Scientists have developed an algorithm that combines genome sequence data and electronic health information to predict risk for genetic disease.
Month: September 2018
Boy meets girl, boy has heart attack, girl saves boy with CPR and now they teach CPR to others
On their first official date together, Andrea Traynor, a Stanford clinical associate professor, saved Max Montgomery with CPR. Now they educate others via bystander CPR workshops.
Stars of Stanford Medicine: Emergency medicine, health policy and innovation
This Stars of Stanford Medicine features Ryan Ribeira, an emergency medicine physician with interests in health policy and technology.
Stanford group has new targets for lowering maternal mortality
A Stanford team has taken a multi-pronged approach to reducing preventable maternal deaths among California women, a new scientific paper explains.
Doctor’s reassurance can make patients feel better, study finds
A new study by Stanford researchers finds patients' allergic reactions dissipated more quickly when they were offered assurance by a doctor.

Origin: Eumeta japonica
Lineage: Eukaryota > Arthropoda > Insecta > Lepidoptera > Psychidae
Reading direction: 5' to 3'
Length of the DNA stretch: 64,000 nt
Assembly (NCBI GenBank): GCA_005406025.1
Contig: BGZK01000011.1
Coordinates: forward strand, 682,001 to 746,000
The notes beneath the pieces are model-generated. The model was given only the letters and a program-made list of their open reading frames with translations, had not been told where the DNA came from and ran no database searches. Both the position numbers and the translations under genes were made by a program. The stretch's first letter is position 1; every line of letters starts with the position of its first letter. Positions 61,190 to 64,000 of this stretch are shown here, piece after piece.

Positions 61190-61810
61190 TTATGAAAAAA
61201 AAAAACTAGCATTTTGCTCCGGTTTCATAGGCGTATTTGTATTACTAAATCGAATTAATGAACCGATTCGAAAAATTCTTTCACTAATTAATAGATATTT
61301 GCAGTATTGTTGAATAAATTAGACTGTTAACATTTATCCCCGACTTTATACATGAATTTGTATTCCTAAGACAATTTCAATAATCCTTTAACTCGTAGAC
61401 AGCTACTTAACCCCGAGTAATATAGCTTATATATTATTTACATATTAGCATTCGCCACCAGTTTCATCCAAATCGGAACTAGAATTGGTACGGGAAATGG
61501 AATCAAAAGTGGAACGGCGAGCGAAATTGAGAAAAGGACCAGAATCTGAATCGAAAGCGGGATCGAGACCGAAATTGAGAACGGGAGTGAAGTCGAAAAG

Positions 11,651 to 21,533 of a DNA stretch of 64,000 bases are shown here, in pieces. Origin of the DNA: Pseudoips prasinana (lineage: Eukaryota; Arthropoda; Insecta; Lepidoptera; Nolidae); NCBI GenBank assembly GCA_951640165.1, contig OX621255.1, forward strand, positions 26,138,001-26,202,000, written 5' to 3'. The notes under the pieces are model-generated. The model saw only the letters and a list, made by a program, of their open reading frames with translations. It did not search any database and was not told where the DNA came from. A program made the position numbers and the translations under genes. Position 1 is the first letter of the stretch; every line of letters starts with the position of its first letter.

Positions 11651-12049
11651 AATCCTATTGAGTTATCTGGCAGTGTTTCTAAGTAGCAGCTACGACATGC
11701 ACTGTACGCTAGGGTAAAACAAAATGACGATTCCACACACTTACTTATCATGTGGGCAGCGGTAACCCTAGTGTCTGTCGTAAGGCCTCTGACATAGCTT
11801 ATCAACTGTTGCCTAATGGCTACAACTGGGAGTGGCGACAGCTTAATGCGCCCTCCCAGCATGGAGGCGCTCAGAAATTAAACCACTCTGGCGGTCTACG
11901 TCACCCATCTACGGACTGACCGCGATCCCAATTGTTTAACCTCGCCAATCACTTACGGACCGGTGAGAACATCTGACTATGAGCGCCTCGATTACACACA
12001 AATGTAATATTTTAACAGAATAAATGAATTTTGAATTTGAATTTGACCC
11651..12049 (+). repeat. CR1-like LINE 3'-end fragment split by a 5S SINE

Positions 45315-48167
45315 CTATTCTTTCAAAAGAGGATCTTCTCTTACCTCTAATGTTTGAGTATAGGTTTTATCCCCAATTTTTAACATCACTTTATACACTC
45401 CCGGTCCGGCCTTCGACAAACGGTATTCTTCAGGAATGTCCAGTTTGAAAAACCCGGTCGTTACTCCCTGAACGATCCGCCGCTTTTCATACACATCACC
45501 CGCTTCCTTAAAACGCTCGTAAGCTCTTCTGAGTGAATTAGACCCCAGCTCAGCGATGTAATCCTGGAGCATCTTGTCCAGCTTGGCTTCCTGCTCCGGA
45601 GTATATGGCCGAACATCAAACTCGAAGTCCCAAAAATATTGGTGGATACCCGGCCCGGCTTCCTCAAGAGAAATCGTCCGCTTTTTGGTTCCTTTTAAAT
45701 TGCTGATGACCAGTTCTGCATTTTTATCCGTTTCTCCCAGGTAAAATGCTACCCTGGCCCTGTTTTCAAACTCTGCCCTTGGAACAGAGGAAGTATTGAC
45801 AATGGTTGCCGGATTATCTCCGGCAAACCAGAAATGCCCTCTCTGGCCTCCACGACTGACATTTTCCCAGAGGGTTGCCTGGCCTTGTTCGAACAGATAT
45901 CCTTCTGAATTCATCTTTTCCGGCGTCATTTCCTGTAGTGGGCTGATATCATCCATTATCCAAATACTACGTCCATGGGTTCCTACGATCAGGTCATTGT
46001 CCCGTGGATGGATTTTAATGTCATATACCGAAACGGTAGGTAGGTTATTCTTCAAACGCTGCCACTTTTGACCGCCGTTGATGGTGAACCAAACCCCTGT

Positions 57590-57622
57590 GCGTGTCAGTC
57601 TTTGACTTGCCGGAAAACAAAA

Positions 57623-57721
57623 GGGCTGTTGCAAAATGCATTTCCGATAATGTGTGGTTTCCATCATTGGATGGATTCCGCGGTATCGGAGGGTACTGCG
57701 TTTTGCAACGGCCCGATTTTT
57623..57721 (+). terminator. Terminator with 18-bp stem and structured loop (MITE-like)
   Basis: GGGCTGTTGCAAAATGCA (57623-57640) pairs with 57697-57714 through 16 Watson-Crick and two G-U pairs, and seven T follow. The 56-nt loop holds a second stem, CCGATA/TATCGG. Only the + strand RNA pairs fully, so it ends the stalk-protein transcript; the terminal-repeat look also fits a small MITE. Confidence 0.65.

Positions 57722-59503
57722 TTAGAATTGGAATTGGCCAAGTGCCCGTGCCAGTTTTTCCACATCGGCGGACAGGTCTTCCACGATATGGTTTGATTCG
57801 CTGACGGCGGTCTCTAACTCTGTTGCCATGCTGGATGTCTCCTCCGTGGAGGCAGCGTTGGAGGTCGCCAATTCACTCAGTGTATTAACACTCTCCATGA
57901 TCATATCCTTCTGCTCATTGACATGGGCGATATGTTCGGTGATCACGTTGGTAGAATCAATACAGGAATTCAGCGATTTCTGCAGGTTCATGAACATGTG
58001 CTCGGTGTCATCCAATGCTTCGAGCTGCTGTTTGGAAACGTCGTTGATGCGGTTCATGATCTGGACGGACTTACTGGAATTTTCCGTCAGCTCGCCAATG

Snakebites decrease after drought in California, Stanford-led study says
Snakebites decrease after periods of drought, according to a Stanford-led study that examined 20 years of snakebite data across California.
What should parents know about concussions? A Stanford expert explains
Most kids who suffer concussions can recover at home with support from their families and doctors, according to a Stanford brain injury expert.
Which drug stores sell tobacco to minors? A new paper investigates
Scientists review the compliance of pharmacies and tobacco-selling policies, finding that Walgreens is the most likely to sell to minors.
How to deliver gene therapy without a dangerous side effect: autoimmunity to the normal protein
A workaround avoids a common, dangerous side effect of gene therapy: an autoimmune reaction to the normal protein, which could improve gene therapy.
Indirect child casualties of conflict far outnumber direct combatant deaths in Africa
A study's comprehensive analysis reveals the indirect child casualties due to warfare in Africa; their deaths far outweigh direct warfare deaths.
Getting their white coats (and, for one student, getting engaged): A big day for Stanford’s newest med students
A new video documents the white coat ceremony, which welcomes Stanford's newest medical students and physician assistant students to campus.